You can use Splunk’s Machine Learning Toolkit (MLTK) and the Deep Learning Toolkit (DLTK) for Splunk to address security, operations, DevOps or business use cases. However, when setting these apps up, it might not always be clear how best to organize the data flow in Splunk Enterprise or Splunk Cloud.
You can use basic, intermediate or advanced patterns, depending on the complexity of your use case, which will help you improve your existing or future machine learning workflows with MLTK or DLTK.
Basic pattern: Directly fit and apply
The MLTK relies mostly on the classical machine learning paradigm of “fit and apply”, where usually there are two main moving parts.
- You can train a model with the | fit … into model statement:
- Either in an ad-hoc search, for example, for scoring your model
- Or in a scheduled search, for example, for retraining your model in a continuous way.
- Then you can use another search that uses | apply model to run it:
- Either ad-hoc on new data
- Or in a scheduled search that generates a report or an alert based on your model results.
This basic pattern works fine for many simple use cases and you can create productive machine learning pipelines with MLTK. While this pattern is great for quick and ad-hoc tasks, you will probably need to move on to another stage when your data flows get more complicated.
Intermediate pattern: Summary indexing
This pattern could be a good option for you when your model depends on multiple data sources and involves heavier SPL lifting. You might find you need a pattern like this when you need more preprocessing steps like data transformations for cleaning, merging, munging, or feature engineering in general.
This helps offload ongoing calculations of features and statistics into a separate index. A separate index is often much faster to query instead of searches which run repeated heavy computations on large sets of historical data. Data models can also be used to accelerate the process.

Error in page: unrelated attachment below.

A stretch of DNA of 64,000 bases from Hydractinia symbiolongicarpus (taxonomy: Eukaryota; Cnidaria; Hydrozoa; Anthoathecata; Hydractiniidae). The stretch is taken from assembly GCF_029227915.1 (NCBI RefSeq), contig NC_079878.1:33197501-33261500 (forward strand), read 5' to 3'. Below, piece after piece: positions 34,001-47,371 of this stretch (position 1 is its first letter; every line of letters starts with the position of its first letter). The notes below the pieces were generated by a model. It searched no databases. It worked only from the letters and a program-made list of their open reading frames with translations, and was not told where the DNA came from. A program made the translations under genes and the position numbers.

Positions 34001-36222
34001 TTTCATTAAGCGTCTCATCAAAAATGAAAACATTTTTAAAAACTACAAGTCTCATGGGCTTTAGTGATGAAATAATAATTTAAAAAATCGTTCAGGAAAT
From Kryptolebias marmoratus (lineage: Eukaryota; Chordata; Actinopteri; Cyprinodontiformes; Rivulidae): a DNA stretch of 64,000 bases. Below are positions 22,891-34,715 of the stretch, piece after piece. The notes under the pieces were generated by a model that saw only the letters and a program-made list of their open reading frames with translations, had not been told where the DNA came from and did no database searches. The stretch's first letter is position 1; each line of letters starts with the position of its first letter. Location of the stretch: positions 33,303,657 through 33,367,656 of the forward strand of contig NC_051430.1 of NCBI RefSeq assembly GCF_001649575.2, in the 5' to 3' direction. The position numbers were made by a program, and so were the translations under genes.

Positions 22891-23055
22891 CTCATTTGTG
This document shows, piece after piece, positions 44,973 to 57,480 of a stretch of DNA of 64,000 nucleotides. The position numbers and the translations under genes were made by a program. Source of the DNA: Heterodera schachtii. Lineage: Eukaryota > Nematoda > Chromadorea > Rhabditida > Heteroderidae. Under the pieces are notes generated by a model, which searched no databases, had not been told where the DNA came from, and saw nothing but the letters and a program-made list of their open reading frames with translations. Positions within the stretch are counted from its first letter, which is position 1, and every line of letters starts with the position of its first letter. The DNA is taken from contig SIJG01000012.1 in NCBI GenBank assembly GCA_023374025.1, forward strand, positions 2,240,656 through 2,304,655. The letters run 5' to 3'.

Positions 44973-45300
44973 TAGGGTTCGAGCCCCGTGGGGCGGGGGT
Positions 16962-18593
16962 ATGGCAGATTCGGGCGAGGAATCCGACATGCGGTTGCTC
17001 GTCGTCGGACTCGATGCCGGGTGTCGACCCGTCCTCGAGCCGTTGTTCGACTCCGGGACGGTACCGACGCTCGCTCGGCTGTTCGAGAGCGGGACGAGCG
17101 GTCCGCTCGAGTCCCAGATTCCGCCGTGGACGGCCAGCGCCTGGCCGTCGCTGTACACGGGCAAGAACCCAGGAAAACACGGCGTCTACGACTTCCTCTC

For MLTK, you will need to run your | fit on a summary index or a data model instead of the raw data. This can significantly speed up overall processing time, especially when there is more more heavy lifting required on the SPL side.
As the | apply is often computationally not as demanding as the | fit, you can either apply all transformations on the new raw indexed data then or - with a certain time lag - on the summary indexed data.
Advanced pattern: Enrichment with feedback
This pattern uses the human-in-the-loop type of machine learning systems that allow users to add further data into the training pipeline. This data could either be additional features in terms of synthetically generated data points, or changing parameters - for example, to adjust the sensitivity of an anomaly detection model.
As long as the feedback can change over time but is related to some unique identifier, then Splunk’s KVStore is a good fit for that requirement and allows for further enrichment of the training data, for example by incorporating user generated labels for a classifier model. The DGA App for Splunk shows an example for that pattern that could help you get started quickly.
You could also combine the KVStore with summary indexing to keep track of all changes over time. This method can be useful for auditing purposes, as well as to create another data layer which can be utilized for further supervised learning tasks, as it contains labels generated for the given cases.
The content in this guide comes from a previously published blog, one of the thousands of Splunk resources available to help users succeed. In addition, these Splunk resources might help you understand and implement this use case: